Guest Author - Lisa Angelettie M.S.W.
I have heard the story many times from friends, clients, family members. Many of us were terrified of our fathers. Now while many children have suffered from horrible physical abuse from their fathers -- that's not what I am talking about today. I'm talking about either the verbally abusive and angry father or the terrifyingly silent dad.
These types of fathers are what I call "angry dads". And experts agree that in many families these men are not simply angry because they are jerks -- no they are angry AND depressed, and that is a combination that can be absolutely exhausting and shattering for the fathers who suffer from depression and for the families that live with them.
I have often wondered if my father was depressed when I was a teen. Some liked to call him "negative" or "arrogant". Most people were terrified of my father and not in the way that they felt they needed to duck and cover -- but in a way that they just couldn't "figure him out". They didn't know what to make of him.
But it was safe to say that I wouldn't have described my father as a very "happy" person -- and now that I am older and a wee-bit wiser. I've realized that my father probably suffers from a undiagnosed case of clinical depression. This is why...
1. Men who suffer from depression rarely ask for help
2. Stressors for men are different than in women. Research shows that troubles in a marriage is the #1 reason for depression in married men
3. Men are 3x more likely to commit suicide - or lead very "destructive" lives which leads to killing themselves such as alcohol, drugs, violent behavior, dead-end illegal behavior.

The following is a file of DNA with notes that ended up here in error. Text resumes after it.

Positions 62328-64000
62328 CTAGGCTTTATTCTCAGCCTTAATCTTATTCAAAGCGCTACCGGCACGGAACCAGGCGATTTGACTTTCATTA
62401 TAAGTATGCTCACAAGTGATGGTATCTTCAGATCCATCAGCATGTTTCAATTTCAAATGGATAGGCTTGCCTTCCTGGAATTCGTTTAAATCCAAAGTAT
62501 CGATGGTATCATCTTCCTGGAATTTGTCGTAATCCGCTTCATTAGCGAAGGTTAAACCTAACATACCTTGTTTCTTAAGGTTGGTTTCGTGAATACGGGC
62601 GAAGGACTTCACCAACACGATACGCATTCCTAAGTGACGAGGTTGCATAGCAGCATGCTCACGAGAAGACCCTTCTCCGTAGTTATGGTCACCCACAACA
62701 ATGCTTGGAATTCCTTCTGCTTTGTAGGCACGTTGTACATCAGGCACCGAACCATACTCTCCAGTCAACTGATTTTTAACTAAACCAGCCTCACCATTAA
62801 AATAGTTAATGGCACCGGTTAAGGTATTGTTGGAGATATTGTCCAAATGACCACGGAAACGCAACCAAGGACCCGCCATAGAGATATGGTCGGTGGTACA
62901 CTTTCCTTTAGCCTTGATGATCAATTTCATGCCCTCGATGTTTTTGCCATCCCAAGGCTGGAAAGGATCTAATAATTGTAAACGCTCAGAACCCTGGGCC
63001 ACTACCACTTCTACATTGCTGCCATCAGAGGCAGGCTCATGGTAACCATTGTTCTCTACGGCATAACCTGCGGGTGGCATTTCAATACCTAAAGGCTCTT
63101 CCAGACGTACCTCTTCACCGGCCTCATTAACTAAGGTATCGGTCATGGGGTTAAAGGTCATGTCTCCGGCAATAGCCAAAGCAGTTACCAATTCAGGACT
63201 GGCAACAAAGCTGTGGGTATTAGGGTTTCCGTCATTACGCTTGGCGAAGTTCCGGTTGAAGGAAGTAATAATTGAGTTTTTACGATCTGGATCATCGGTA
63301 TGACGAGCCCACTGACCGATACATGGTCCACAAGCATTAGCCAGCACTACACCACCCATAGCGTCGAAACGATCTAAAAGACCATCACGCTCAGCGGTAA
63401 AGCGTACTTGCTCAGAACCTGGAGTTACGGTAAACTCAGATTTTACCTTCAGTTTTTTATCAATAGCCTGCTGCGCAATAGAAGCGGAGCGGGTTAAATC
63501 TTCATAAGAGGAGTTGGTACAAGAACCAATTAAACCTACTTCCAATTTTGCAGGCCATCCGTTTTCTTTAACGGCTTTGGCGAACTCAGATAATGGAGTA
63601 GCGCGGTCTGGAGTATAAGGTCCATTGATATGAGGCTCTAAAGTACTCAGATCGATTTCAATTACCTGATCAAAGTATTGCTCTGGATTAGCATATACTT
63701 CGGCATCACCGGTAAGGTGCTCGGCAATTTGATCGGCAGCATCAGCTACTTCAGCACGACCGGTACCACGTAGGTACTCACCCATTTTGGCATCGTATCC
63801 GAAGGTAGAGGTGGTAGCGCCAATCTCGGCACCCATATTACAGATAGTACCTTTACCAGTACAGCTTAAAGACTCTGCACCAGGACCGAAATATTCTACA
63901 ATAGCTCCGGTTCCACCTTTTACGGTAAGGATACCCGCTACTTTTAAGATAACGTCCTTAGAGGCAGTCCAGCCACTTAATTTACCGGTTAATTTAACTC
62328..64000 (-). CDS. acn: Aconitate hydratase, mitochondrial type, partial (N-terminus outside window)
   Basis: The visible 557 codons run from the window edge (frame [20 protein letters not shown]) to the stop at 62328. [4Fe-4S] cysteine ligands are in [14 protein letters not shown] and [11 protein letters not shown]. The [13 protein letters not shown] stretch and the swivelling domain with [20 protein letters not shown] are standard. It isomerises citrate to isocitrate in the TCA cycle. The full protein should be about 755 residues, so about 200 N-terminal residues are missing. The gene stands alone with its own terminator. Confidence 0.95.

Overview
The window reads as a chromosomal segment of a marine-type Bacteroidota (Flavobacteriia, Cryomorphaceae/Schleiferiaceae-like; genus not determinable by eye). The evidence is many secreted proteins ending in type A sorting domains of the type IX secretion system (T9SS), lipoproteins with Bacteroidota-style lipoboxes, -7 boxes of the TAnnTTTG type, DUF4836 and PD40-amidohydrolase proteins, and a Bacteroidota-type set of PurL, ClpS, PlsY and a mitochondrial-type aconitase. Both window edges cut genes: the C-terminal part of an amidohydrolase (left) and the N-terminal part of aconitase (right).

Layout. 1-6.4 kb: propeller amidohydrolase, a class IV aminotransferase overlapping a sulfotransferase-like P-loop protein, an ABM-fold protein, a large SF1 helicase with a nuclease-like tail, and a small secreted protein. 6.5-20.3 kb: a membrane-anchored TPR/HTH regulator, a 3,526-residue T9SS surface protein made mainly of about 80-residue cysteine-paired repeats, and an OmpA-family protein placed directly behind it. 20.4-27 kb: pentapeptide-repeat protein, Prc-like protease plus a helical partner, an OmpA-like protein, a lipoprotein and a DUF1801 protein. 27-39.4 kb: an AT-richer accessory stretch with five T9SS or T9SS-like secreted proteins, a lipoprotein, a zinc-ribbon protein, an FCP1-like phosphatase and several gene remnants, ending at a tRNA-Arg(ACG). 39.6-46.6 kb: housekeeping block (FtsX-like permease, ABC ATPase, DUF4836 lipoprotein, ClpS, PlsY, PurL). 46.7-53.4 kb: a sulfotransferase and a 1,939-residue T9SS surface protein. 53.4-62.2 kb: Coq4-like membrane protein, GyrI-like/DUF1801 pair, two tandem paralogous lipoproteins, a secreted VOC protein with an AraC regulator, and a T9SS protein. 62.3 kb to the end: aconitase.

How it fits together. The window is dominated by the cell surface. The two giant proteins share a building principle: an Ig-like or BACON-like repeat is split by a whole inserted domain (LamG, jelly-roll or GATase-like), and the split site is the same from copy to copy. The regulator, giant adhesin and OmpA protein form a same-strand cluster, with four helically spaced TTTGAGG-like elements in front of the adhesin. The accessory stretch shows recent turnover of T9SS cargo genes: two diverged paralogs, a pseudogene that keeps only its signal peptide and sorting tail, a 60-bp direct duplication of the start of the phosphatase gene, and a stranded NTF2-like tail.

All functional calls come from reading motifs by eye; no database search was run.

4. Loss of sex drive or lots of sex to make up for feelings of inadequacy
5. Low energy
6. High levels of anxiety
7. Worries about work and finances and how this ties into their self-worth
8. Lost interest in activities or people
9. Changes in appetite
10. Lapses in personal hygiene (showering, shaving, exercising, hair)
Do any of these sound familiar? Now I'm not saying that every bad dad is clinically depressed -- but I am saying that if you had a father who was in your life but was "checked out" and angry much of that life. You may have a father who suffers from depression. So what do you do?
Well it's not likely that your father is going to run to the nearest mental health counselor. Statistics prove that men rather turn to drugs and alcohol. It's also typical for a man to complain about the physical symptoms of his depression such as the dreaded lower back ache, the headaches, fatigue, etc.
So it's up to the person closest to him to FIRST educate him. So that he can see how he is not just feeling bad -- but that there is more of a physical and psychological connection than he may be aware of.
SECOND is to support him in his effort to find the type of the help which is most comfortable for him. At first he may want to start with exercise, trying yoga or meditation, avoiding alcohol and drugs, and staying active.
FINALLY - get your dad to see his primary doctor and talk to him about all his symptoms as well as what's going on in his life. His primary doctor may be able to talk to him on a level that he will listen to and undersand -- and hopefully take the next step towards treatment.
Lisa Angelettie MSW, "GirlShrink" is a psychotherapist, author, and certified Life Coach. Her site GirlShrink.com is the #1 "Advice & Counseling" site on the web. For more information on how to beat your depression naturally - without drugs - visit her site: NaturallyDepressionFree.com